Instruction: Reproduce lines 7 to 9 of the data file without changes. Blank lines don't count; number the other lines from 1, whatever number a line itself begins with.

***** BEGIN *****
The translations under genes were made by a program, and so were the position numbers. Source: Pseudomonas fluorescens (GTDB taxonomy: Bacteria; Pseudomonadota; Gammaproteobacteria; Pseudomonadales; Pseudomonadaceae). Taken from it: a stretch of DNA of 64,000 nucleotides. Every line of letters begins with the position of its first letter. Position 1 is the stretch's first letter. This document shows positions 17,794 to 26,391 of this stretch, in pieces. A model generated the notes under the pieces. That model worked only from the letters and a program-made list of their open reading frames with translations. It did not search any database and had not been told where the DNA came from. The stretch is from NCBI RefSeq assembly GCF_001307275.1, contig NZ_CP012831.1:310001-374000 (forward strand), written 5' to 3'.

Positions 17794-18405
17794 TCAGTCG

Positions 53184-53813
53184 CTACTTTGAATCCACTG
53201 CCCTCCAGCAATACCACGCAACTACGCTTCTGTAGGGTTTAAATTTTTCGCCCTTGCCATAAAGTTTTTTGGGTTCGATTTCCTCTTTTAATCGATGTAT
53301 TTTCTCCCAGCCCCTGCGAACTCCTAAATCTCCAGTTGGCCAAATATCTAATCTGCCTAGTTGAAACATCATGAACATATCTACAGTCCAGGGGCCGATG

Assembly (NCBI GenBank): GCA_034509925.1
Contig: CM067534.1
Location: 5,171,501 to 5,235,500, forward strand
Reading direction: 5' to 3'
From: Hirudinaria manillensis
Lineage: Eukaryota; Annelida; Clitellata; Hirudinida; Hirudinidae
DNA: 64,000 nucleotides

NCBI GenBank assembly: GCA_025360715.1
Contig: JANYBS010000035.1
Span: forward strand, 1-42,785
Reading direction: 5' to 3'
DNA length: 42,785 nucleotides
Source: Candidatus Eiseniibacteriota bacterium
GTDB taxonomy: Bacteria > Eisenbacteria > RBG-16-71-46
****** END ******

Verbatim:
53301 TTTCTCCCAGCCCCTGCGAACTCCTAAATCTCCAGTTGGCCAAATATCTAATCTGCCTAGTTGAAACATCATGAACATATCTACAGTCCAGGGGCCGATG

Assembly (NCBI GenBank): GCA_034509925.1
Contig: CM067534.1